Aquaman is the *most* movie you’ll experience all year.
Propped up by a shoddy script; one that doesn’t establish well enough its initial stakes, nor does it make it clear how these will pay off in anything other than a perfunctory superhero slugfest. Romance is too rushed (I caught myself rolling my eyes) at one point. And you know what? None of it matters. Because I had the time of my life with Aquaman.
James Wan has crafted a film so huge, so spectacular, it functions as the greatest cinematic sensory overload this side of Avatar. Much criticism was lobbied at Cameron’s film (from myself included) for sticking to a rigid, familiar structure even with an elongated runtime. Look, I’ve given that movie plenty of nonsense in my days, but that thing moves and you’ll never find a better demo disc for testing out a home theater. The images and sound that film conjures up are why people love these huge blockbusters. Aquaman, for issues entirely of its own accord, is a kindred spirit. Aquaman is a sprawling, visual feast. Technology alien to anything outside of the goofiest space franchises has found a home beneath the deep blue sea. Neon glow from aquatic life and architecture feels like James Wan saw all these blockbuster film’s label their director’s as a visionary before he scoffed, “No, no, this is all wrong. Let me show you.” Atlantis has never looked so good on film.
Ambition is the key word here. Initially pitched as a Raiders of the Lost Ark and Romancing the Stone style adventure with DC characters, director James Wan fully commits to a heightened pulp sensibility without having to nudge the audience. Of course all this shit is insane. It doesn’t take place in our reality. It’s an embrace of the fantastical. Wan swung huge. Audiences will either sink or swim.
I think that’s why we’re already seeing Aquaman‘s tidal wave of success hit overseas. Foreign markets digest film as an art differently. American audiences have generally shown to be more interested in plot and more grounded visual delivery. There’s nothing wrong with grounded! I’d still die for films occupying similar space such as Logan or Batman Begins. But those fit alongside the narratives. Aquaman has no interest in tethering itself to our reality. James Wan comes from a similar down-under filmmaking style as Peter Jackson. Atmosphere, colors, shapes and lighting influence mood more than dialogue. The camera swoops and dives, whipping us around the seven seas and tossing us back on land before we go through those maneuvers all over again. Wan’s energy is more reliant on technique and form more than content on the page.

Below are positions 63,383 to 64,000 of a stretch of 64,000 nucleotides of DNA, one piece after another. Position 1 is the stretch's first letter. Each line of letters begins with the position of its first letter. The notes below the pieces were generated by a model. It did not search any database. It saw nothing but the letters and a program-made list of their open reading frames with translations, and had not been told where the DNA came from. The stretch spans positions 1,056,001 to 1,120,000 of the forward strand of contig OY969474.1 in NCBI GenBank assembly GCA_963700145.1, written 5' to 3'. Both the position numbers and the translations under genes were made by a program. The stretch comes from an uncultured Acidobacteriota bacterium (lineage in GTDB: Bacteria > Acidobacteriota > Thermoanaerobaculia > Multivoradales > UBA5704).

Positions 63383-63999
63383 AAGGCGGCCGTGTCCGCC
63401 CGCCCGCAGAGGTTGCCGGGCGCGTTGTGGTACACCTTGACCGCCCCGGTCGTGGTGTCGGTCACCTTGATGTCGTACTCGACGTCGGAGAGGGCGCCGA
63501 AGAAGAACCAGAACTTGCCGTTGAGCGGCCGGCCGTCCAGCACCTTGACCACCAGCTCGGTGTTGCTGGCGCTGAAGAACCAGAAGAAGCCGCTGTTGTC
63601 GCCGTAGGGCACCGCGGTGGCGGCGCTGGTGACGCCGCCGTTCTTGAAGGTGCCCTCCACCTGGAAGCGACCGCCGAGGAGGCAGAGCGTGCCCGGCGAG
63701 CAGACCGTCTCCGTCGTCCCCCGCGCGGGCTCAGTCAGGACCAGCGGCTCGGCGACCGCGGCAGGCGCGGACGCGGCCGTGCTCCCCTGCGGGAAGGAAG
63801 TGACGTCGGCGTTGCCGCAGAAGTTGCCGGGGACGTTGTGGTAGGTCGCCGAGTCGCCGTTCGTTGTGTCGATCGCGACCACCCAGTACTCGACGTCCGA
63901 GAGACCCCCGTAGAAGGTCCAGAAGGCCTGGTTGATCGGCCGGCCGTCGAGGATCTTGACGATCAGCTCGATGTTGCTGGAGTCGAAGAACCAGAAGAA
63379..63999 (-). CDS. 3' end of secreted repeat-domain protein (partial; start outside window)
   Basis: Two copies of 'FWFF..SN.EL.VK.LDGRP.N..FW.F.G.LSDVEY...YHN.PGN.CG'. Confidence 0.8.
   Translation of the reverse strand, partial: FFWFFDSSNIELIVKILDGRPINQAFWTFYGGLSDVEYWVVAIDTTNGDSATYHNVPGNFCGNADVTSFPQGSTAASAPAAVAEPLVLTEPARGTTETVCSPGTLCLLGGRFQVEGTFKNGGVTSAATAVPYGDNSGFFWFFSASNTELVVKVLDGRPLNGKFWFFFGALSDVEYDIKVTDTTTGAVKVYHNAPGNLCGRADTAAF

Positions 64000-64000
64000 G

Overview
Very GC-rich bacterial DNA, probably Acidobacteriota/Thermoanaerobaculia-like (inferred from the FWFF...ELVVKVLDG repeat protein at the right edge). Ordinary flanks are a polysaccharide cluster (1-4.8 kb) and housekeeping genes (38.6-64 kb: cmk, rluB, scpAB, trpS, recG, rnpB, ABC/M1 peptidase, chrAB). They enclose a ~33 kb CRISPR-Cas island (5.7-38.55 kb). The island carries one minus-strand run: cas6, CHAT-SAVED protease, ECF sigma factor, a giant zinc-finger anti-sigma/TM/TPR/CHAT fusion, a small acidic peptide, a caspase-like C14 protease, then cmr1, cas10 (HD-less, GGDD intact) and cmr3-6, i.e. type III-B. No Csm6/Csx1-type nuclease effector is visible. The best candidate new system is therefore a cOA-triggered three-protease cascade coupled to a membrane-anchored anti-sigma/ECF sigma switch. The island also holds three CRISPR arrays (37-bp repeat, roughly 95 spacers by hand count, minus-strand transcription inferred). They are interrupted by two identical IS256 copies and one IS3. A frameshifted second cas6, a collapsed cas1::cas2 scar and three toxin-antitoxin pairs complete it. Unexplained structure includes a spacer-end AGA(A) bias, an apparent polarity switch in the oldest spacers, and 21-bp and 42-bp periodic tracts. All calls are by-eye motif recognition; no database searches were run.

Look to the scene when Arthur first meets Orm. The colors and lighting signify traditional elements of royalty as signs of oppression in the face of Arthur’s journey. A movie using visual expressions to articulate what the story is communicating?! In 2018?! It’s shocking that it feels like a breath of fresh air.
Back to on the surface discussion, Aquaman‘s fantasy adventure, seems to cover familiar ground. Arthur Curry is a child born of two worlds, deemed for greatness and a man who would be king to unite the land and sea. Rejected by Atlantis, Arthur has no interest in digging up old wounds. He rejects a hero’s call to action before having the journey thrust upon him. It’s easier for Arthur to ignore his problems than face them head on. A truly relatable superhero.